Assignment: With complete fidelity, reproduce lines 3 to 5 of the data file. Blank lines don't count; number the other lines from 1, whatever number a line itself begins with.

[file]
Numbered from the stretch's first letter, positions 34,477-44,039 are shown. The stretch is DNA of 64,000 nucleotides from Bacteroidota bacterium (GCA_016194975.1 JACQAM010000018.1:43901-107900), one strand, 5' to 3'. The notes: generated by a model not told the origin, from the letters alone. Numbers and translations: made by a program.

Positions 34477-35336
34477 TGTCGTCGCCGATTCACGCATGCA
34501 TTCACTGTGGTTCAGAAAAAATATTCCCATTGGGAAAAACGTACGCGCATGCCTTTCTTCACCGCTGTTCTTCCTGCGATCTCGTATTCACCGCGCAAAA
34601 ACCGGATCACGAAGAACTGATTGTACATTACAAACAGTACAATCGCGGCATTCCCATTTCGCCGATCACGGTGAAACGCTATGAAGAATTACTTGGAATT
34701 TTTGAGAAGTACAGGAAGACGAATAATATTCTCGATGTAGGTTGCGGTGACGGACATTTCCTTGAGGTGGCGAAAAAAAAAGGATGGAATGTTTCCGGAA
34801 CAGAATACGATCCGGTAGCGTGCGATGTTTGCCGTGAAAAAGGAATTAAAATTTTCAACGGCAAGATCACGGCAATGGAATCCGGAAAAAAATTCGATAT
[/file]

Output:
34477 TGTCGTCGCCGATTCACGCATGCA
34501 TTCACTGTGGTTCAGAAAAAATATTCCCATTGGGAAAAACGTACGCGCATGCCTTTCTTCACCGCTGTTCTTCCTGCGATCTCGTATTCACCGCGCAAAA
34601 ACCGGATCACGAAGAACTGATTGTACATTACAAACAGTACAATCGCGGCATTCCCATTTCGCCGATCACGGTGAAACGCTATGAAGAATTACTTGGAATT